December the 9th 1793.—
To the President of the United States.
At twelve o’Clock, agreeably to appointment, the Senate waited on the President at his House and presented the following Address.
Accept, Sir, the thanks of the Senate for your Speech delivered to both Houses of Congress at the opening of the session. Your reelection to the chief magistracy of the United States gives us sincere pleasure. We consider it as an event every way propitious to the happiness of our Country; and your compliance with the call, as a fresh instance of the patriotism which has so repeatedly led you to sacrifice private inclination, to the public good.—In the unanimity which a second time marks this important national act, we trace with particular satisfaction, besides the distinguished tribute paid to the virtues and abilities which it recognizes, another proof of that just discernment, and constancy of sentiments and views, which have hitherto characterized the Citizens of the United States.—
As the European powers with whom the United States have the most extensive relations were involved in war in which we had taken no part; it seemed necessary that the disposition of the nation for peace should be promulgated to the world, as well for the purpose of admonishing our Citizens of the consequences of a contraband trade and of acts hostile to any of the belligerent parties, as to obtain by a declaration of the existing legal state of things, an easier admission of our rights to the immunities of our situation.—we therefore contemplate with pleasure, the proclamation by you issued, and give it our hearty approbation. We deem it a measure well timed, and wise; manifesting a watchful solicitude for the welfare of the nation and calculated to promote it.—The several important matters presented to our consideration will, in the course of the Session, engage all the attention to which they are respectively entitled; and as the public happiness will be the sole guide of our deliberations, we are perfectly assured of receiving your strenuous & most zealous cooperation.—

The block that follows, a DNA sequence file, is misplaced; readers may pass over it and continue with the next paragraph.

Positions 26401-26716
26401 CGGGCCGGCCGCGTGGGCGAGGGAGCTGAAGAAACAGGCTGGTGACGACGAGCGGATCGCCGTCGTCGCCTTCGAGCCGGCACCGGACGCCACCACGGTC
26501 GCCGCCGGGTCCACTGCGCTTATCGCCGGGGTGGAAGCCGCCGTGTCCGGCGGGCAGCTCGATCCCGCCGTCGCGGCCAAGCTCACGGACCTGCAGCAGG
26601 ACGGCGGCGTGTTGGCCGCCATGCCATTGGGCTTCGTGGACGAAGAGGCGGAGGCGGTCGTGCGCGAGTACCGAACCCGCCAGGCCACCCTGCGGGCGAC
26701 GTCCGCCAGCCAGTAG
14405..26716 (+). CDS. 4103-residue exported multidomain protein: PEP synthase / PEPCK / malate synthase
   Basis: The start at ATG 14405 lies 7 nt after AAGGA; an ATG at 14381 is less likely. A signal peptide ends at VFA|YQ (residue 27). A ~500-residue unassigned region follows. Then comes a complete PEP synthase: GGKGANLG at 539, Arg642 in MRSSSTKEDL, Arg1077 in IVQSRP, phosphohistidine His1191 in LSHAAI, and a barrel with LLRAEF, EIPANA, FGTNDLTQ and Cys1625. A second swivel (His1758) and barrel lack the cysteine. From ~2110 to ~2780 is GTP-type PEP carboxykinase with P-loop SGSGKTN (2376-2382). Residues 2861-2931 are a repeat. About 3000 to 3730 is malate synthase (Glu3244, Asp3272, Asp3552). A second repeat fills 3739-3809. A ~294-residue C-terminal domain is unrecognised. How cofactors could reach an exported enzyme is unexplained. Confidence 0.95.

Vice President of the U States,
and Presidt. of the Senate.—
DLC: Papers of George Washington.